A Columnar and Analytic Platform for Data Mining?
As the rate at which we now generate and collect massive amounts of data, storing, mining, and analyzing Big Data has become the topic du jour. Interest abounds in every sector, from research institutes and universities, to industrial companies across the globe. As expected, many Big Data solutions are available. Still, the question remains, “Which solution best solves my problems?”
This talk focuses on the HP Vertica Columnar and Analytic Database , a modern commercial RDBMS system. However, while presenting a classical relational interface, HP Vertica’s database simultaneously achieves the high performance expected from modern “web scale” analytic systems, by making appropriate architectural choices.
The discussion begins with a high-level description of the HP Vertica columnar and massively parallel processing (MPP) RDBMS system. The benefits of encoding schemes for sorted and distributed columns of data explain why the HP Vertica database is such an outstanding solution for analytic queries. In addition, HP Vertica has a built-in database designer (DBD). The DBD customizes designs that are optimized for various scenarios and applications. For a given workload and space budget, DBD automatically recommends a physical design that optimizes query performance, storage footprint, fault tolerance and recovery to meet different customer requirements.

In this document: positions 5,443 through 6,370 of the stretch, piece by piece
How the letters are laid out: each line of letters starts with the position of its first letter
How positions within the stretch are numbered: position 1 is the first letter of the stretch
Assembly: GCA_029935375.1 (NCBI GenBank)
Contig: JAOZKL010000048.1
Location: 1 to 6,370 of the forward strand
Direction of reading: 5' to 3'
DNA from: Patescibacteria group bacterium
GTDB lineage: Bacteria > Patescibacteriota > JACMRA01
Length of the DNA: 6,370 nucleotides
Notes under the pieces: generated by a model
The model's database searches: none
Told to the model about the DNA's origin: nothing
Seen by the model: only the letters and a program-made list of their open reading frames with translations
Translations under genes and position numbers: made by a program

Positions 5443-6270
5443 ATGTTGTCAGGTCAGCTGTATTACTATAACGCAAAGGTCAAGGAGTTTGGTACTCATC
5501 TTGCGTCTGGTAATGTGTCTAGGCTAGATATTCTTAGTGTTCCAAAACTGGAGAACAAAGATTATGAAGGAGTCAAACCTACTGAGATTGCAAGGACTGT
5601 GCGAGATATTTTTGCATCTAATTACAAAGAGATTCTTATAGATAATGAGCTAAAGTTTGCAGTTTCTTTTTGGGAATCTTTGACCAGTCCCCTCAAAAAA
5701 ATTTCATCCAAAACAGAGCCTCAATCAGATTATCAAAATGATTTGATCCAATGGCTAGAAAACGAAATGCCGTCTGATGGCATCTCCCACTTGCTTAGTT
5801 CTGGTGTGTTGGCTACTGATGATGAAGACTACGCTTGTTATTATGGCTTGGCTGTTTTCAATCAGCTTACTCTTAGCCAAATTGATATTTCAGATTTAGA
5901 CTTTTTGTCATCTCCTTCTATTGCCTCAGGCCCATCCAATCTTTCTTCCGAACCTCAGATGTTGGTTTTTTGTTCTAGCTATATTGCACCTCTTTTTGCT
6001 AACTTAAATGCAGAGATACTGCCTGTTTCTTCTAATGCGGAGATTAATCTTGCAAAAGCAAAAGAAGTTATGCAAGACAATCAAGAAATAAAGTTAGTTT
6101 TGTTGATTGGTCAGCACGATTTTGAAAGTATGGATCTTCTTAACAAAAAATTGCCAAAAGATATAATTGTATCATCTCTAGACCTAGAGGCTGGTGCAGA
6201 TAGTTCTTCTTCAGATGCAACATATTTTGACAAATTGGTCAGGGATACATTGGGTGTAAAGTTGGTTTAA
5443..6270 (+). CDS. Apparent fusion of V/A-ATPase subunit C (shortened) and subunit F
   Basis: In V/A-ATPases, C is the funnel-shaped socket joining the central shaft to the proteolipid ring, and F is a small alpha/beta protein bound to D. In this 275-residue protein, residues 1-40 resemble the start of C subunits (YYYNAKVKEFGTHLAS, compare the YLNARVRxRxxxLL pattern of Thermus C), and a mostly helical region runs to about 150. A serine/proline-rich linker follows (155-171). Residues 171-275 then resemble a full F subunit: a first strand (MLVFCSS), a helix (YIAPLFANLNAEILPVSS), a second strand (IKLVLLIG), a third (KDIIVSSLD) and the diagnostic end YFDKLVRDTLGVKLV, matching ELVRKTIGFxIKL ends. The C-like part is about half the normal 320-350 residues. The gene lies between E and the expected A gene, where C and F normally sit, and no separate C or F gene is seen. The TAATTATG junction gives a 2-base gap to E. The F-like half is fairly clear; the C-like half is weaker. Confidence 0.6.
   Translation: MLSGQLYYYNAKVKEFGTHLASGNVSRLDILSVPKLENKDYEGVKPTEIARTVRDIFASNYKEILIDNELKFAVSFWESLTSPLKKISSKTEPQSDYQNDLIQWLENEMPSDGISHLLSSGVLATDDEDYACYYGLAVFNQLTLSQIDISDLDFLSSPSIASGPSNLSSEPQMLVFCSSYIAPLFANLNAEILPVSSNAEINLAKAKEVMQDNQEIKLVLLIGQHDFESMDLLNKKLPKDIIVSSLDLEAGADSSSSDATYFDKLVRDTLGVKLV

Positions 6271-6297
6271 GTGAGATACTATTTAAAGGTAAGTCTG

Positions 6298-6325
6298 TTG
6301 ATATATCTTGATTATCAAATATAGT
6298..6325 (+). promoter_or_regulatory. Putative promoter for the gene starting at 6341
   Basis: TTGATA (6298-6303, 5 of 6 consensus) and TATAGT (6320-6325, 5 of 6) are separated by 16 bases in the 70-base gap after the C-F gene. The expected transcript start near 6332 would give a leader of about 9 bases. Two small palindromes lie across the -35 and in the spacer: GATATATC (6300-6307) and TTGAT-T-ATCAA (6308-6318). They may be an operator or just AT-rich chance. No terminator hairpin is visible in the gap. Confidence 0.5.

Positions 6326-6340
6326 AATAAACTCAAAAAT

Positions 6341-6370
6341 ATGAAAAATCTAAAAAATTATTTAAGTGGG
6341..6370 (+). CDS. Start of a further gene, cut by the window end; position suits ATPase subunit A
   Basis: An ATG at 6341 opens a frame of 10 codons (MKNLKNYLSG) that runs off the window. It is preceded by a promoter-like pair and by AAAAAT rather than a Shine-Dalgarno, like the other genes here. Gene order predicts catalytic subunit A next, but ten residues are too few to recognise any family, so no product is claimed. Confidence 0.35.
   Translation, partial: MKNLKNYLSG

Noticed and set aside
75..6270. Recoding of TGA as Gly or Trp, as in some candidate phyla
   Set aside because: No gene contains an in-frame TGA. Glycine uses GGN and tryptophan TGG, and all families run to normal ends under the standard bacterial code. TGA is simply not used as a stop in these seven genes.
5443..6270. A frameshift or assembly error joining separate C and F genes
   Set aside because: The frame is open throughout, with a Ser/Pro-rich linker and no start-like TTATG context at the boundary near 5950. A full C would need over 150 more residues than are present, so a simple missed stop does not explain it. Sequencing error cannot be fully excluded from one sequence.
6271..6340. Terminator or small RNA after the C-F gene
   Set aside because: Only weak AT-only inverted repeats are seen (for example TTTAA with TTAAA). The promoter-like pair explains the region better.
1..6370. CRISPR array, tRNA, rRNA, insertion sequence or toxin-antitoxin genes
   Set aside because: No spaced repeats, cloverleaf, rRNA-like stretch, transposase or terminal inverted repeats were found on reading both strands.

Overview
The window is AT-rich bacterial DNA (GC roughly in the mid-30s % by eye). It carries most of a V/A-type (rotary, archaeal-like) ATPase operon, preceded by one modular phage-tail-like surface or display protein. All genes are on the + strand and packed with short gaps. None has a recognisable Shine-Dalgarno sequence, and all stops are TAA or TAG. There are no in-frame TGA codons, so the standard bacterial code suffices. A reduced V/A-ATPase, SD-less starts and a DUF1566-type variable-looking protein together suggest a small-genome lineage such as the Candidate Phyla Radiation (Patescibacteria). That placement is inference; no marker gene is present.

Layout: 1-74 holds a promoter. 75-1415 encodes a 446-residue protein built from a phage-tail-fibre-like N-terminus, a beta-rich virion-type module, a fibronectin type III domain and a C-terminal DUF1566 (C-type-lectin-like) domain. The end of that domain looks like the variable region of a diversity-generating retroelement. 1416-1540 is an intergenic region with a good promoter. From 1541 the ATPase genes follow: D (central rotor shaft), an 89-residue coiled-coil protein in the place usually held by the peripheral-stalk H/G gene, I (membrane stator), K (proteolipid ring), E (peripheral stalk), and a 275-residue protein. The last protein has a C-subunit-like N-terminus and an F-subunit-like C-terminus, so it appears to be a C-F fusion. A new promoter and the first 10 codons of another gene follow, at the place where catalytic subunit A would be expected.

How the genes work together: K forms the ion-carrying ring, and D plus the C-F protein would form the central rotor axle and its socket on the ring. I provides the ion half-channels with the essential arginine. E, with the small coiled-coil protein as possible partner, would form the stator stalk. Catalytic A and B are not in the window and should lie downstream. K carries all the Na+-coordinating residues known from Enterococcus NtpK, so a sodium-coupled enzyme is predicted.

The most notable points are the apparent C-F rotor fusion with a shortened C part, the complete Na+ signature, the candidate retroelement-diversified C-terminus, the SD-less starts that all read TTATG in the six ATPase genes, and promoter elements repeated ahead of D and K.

Besides many analytic-specific SQL functions, such as time series and pattern matching, HP Vertica supports user-defined functions. Provided as a set of external, shared libraries, users can develop the functions they need in C++, R, or Java. Then, load their custom libraries into HP Vertica to work in tandem with any native functions. User-defined functions are an ideal solution any time customers have analytic operations: